Airline SAS clashes with pilots on strike over US chapter submitting

  • Aviation records for Chapter 11 in the United States
  • The filing comes after the pilot strike began on Monday
  • Company says strike speeds up bankruptcy filing
  • Try to blame the employee “under contempt” -union
  • Strikes ground about half of all airline flights

STOCKHOLM, July 5 (Reuters) – Scandinavian Airlines SAS (SAS.ST) filed for bankruptcy protection in the United States to help cut debt, they said on Tuesday, putting pressure on strike pilots they say has exacerbated financial woes and causing their stock to drop 10%.

Wage negotiations between SAS and its pilots collapsed on Monday, triggering a strike that added to travel chaos across Europe as the peak summer travel season shifts in complete phase.

Chief Executive Officer Anko van der Werff said the strike hastened the decision to apply for Chapter 11 status, but SAS’s negotiator for Danish pilots said the scope of the filing showed much was lost. months into the implementation, and called efforts to blame employees for the strike triggered it “under contempt”.

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The airline, whose largest owners are Swedish and Danish taxpayers, said the strike would have “a negative impact on the company’s liquidity and financial position and, if prolonged, the impact that motion can become matter”.

The company said the strike would cost $10 to $13 million per day. Sydbank analysts estimate that, in a worst-case scenario, the bank could wipe out half of its cash flow in the first four to five weeks.

“Pilots may see themselves as pieces of the puzzle legitimating management’s Chapter 11 request and it’s unclear if that will bring them back to the negotiating table,” said Sydbank analyst Jacob Pedersen. .

“On the other hand, the Chapter 11 requirement also shows how dire the situation is for SAS.”

According to experts, entering Chapter 11 will make it easier for companies to fire employees.

The president of the Swedish Airline Pilots Association Martin Lindgren said his members considered it inevitable for the airline to embark on “reconstruction”.

“It doesn’t affect the strike or our agreements,” he said.

The airline said the filing for US bankruptcy protection was aimed at speeding up a restructuring plan announced in February.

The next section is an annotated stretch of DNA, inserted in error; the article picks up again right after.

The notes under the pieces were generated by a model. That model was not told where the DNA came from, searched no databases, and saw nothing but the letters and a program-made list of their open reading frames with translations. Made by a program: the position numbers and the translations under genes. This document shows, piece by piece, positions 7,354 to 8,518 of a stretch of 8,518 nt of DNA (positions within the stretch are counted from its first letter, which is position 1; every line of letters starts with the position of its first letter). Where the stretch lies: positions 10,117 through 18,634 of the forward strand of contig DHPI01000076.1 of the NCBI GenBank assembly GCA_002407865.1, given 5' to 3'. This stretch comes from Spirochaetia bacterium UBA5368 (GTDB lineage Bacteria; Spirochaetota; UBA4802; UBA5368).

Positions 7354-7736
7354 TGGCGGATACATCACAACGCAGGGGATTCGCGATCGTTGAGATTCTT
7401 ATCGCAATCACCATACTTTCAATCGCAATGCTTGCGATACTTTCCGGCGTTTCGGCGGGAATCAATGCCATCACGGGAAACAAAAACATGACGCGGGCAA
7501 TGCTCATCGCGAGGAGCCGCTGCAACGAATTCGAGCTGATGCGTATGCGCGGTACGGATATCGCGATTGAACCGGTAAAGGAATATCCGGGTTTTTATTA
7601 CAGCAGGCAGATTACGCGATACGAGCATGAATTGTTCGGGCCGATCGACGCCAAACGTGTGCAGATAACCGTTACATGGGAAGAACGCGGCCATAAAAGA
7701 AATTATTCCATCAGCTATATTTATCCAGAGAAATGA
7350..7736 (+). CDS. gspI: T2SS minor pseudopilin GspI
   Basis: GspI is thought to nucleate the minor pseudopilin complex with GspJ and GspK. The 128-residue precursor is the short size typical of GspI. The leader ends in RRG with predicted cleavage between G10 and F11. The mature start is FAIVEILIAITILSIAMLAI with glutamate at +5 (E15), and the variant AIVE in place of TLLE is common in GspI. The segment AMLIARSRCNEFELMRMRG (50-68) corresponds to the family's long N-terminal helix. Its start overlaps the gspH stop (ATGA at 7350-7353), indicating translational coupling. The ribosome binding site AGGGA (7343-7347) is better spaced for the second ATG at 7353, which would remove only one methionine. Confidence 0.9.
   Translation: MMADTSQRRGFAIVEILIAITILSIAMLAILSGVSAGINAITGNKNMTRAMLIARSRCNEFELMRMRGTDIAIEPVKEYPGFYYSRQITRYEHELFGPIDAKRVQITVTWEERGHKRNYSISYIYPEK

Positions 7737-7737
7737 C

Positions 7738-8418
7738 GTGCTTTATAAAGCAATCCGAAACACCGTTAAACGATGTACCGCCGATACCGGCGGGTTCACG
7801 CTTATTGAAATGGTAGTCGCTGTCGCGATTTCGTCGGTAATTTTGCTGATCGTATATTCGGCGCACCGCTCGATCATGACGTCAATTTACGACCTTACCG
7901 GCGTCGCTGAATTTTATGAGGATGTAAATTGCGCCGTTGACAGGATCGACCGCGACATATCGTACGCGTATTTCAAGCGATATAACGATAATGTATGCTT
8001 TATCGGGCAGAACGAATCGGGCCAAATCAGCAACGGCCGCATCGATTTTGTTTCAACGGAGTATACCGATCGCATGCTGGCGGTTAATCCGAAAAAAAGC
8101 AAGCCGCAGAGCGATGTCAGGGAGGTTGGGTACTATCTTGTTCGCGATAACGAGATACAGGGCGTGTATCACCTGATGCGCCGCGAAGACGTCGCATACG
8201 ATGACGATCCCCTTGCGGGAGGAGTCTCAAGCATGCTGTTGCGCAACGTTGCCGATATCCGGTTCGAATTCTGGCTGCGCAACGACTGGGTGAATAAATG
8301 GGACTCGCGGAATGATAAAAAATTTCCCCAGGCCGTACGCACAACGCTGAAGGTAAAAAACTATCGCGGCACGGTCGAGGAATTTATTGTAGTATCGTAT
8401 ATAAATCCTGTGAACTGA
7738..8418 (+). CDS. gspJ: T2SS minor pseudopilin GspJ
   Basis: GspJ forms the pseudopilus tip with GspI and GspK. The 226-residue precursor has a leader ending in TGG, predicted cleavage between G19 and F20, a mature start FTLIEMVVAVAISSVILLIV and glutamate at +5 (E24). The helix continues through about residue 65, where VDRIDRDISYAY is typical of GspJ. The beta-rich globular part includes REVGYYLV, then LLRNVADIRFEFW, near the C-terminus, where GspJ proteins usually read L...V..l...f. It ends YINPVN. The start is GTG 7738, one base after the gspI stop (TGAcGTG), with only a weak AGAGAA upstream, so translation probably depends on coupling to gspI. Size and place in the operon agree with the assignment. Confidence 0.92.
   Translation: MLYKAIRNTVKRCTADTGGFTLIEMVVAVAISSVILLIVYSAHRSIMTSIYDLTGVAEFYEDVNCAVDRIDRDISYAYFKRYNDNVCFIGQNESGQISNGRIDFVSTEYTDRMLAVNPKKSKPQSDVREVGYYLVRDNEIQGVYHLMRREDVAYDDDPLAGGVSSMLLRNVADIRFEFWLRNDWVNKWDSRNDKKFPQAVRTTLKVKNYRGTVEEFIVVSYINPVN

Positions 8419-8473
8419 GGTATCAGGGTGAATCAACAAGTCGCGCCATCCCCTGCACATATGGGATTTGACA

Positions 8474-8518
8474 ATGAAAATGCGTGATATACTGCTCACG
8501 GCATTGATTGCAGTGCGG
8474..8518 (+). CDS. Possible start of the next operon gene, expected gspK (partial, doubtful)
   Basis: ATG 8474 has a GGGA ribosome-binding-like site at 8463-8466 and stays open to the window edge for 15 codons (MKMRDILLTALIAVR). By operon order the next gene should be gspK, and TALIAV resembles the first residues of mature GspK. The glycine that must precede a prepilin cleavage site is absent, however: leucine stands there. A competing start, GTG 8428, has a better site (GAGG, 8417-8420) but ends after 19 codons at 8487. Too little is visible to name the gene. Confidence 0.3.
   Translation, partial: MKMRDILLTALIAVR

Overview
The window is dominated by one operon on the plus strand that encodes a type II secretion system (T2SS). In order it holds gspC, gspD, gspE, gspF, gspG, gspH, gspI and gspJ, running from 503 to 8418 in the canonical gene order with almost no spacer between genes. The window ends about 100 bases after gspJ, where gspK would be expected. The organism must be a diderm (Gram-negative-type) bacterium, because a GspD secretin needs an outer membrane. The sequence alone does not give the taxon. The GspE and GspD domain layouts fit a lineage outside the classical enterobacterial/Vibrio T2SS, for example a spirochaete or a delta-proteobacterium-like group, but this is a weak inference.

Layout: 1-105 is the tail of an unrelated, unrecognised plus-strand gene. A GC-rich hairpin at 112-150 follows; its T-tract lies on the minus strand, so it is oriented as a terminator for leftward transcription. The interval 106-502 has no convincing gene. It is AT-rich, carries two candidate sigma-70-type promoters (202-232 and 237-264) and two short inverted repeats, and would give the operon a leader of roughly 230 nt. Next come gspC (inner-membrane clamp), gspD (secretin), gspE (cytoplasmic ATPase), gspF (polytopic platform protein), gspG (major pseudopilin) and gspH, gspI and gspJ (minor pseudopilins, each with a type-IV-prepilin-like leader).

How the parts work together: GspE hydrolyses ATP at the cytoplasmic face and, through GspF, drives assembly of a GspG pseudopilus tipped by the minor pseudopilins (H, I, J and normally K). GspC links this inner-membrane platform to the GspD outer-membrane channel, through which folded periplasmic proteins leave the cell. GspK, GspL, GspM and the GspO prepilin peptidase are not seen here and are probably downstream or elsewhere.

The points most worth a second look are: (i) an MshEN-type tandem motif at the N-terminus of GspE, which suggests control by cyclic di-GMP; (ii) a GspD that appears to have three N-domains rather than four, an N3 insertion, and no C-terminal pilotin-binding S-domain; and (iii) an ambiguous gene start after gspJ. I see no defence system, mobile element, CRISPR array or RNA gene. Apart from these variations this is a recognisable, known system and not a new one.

“SAS aims to reach agreements with key stakeholders, restructure the company’s debt obligations, reconfigure its fleet, and emerge with substantial funding,” it said.

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A view of SAS Airbus A321 and A320neo aircraft at Kastrup Airport parked on the tarmac, after Scandinavian Airlines pilots strike, in Kastrup, Denmark July 4, 2022. TT News Agency / Johan Nilsson via REUTERS

SAS said discussions with lenders regarding the other $700 million in funding “have improved well.”

The strike is disrupting about half of the airline’s flights, affecting about 30,000 passengers a day.

Data from flight tracking website FlightAware showed that 232 SAS flights – 77% of which were scheduled – were canceled on Tuesday, while Oslo’s Gardermoen airport, one of SAS’s hubs , has the highest cancellation rate in the world during the day.

SAS expects to complete the Chapter 11 process in 9 to 12 months, SAS added. SAS shares can be traded normally during the bankruptcy process.

Wallenberg Investments, SAS’s third-largest shareholder with a 3.4% stake, said it supported the decision and would allow negotiations to continue to make the airline competitive.

“For decades, SAS has had too high costs and too low productivity compared to its rivals,” it said.

SAS needs to attract new investors and has said that to do so, it has to cut costs throughout the company, including for leased planes that are being decommissioned due to the closure of Russian airspace and slow recovery in Asia. read more

The airline’s chief financial officer Erno Hilden said in the filing that the airline had been unable to renegotiate the terms of the lease, many of which were said to be “significantly higher” than market rates.

SAS has three bonds outstanding, with a total face value of 5.4 billion Swedish crowns ($519 million). Now, they trade at extremely distressed levels of about a third of face value.

The airline anticipates its cash balance of 7.8 billion Swedish crowns will be sufficient to meet its business obligations in the near term.

The Swedish government has said no to injecting more cash into the carrier, while Copenhagen has said it may do so if SAS can attract new investors.

Nordnet analyst Per Hansen said the US application showed the SAS needed a fresh start and they expected the strike to last. “The leadership and board want to make absolutely clear to all stakeholders that the situation is very serious.”

($1 = 10.3216 Swedish crown)

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Additional reporting by Johan Ahlander in Stockholm, Essi Lehto in Helsinki, Victoria Klesty in Oslo, Agata Rybska in Gdansk, Jamie Freed in Sydney and Karin Strohecker in London; Written by Niklas Pollard; Editing by Matt Scuffham, Jan Harvey and Emelia Sithole-Matarise

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